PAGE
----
Sterlite winds up operations in Tamil Nadu, locals relieved

Chennai: The Sterlite Copper plant operated by Vedanta Limited in Tamil Nadu’s Thoothukudi district began winding up by Friday afternoon as they completed the three-month duration granted by the Supreme Court to solely operate their oxygen plant until July 31
A private security guard stands in front of the main gate of Sterlite Industries Ltd’s copper plant in Tuticorin in 2013. (Reuters)
A private security guard stands in front of the main gate of Sterlite Industries Ltd’s copper plant in Tuticorin in 2013. (Reuters)
Published on Jul 31, 2021 12:25 AM IST
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Chennai: The Sterlite Copper plant operated by Vedanta Limited in Tamil Nadu’s Thoothukudi district began winding up by Friday afternoon as they completed the three-month duration granted by the Supreme Court to solely operate their oxygen plant until July 31.

The facility was closed in May 2018 following large-scale protests and police firing killing 13 civilians but the apex court granted permission given the huge demand for oxygen across the country during Covid second wave.

“The oxygen plant will commence winding off operations today in order to allow enough time for the defrosting process before the date indicated by the Supreme Court,” a statement from Vedanta read.

Meanwhile, Vedanta Limited moved the Supreme Court seeking its extension to continue the operation of its plant in Thoothukudi for producing medical oxygen for another six months. However, the Tamil Nadu government, represented by senior advocate Kapil Sibal, opposed the plea and said that the state currently has enough medical oxygen. Following this, the top court posted the matter next week for a hearing.

This has brought relief to the locals in Thoothukudi who have been fighting for decades for the closure of the copper smelting plant due to complaints of pollution and public health problems. “While there are other methods to augment oxygen, Sterlite should not be allowed to reopen,” said V Gunaseelan, an anti-Sterlite activist based in Thoothukudi. “We feared that they would use this opportunity to gain a backdoor entry. But we are happy that the Tamil Nadu government has made strong arguments in our favour. We were planning more protests but we will remain quiet due to the state’s stance. They have still appealed for an extension. We’ll wait and see.”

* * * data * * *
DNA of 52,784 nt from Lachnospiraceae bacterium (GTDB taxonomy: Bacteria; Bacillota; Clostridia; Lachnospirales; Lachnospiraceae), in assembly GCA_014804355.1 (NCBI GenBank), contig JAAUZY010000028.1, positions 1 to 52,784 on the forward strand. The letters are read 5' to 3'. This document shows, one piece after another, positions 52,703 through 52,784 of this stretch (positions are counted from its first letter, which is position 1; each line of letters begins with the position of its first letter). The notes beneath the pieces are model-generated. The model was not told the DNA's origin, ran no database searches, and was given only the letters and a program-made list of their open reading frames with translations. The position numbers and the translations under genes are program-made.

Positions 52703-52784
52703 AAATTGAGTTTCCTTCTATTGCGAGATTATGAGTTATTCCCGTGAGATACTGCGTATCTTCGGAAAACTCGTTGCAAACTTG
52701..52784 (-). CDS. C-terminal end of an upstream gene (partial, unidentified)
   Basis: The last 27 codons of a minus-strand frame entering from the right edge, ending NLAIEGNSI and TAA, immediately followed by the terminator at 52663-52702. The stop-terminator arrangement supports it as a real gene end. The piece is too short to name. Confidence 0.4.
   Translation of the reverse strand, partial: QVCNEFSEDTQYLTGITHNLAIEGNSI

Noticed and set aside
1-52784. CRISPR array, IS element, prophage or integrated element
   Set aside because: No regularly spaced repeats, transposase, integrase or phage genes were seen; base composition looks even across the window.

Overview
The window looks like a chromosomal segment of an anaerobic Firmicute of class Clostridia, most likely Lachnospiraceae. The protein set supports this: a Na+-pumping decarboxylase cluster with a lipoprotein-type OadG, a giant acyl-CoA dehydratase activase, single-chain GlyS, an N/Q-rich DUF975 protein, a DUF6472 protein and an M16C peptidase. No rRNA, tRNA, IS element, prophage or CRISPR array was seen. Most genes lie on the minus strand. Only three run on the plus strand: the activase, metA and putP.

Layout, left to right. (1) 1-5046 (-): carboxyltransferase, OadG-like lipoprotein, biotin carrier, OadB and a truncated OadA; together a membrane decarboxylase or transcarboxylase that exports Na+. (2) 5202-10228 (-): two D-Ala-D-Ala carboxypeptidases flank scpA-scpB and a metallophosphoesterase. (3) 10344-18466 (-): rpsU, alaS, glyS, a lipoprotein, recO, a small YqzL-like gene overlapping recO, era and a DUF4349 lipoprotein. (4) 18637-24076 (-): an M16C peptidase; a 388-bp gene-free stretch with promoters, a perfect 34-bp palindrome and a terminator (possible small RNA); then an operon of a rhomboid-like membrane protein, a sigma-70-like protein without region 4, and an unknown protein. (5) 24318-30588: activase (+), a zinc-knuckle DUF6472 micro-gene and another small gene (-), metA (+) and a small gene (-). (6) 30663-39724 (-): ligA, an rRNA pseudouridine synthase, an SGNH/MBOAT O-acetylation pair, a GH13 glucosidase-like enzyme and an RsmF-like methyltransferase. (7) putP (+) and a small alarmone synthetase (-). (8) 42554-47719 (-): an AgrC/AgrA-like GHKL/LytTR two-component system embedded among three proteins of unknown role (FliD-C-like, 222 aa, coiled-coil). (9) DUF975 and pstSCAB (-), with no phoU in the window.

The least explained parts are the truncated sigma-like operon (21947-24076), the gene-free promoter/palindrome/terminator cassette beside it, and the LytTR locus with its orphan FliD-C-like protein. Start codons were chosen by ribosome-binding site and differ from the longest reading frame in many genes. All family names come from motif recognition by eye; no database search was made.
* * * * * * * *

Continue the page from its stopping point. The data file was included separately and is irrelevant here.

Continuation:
Human rights activists had met with Thoothukudi district collector Senthil Raj this evening urging him to cut off electricity and water supply to Vedanta at the earliest.

Vedanta says that to date, they have supplied 2132 MT and 7833nm³ of high purity, medical-grade oxygen to 32 districts in Tamil Nadu. They also have a stock of 134 metric tonnes of liquid medical oxygen within the plant premises. “We have also requested the state government to allow us 2MW of power supply, which will be used to keep the oxygen plant in standby condition and will also be essential in dispatching the stock of oxygen remaining at our plant,” Vedanta said.

Vedanta’s plea to reopen its facility is also pending in the apex court. During the second wave, the company had moved the Supreme Court for an urgent hearing that it could contribute free oxygen for Covid treatment. Tamil Nadu passed a resolution after an all-party meeting led by the previous AIADMK regime which unanimously agreed for the plant to be reopened. The Supreme Court ordered that the oxygen production unit will function on a stand-alone basis, and that Vedanta will not be allowed to access the copper and power plants in the precinct. The court also laid out several conditions which included forming a committee to address apprehensions of the locals.

On the 100th day of the protests against the Vedanta’s facility, 13 civilians were killed in a police firing in May 2018 which is being probed by the CBI. The retired justice Aruna Jagadeesan committee, which is also probing the case, has filed a preliminary report with the new DMK government after which most of the cases against protestors were dropped.

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Monday, October 25, 2021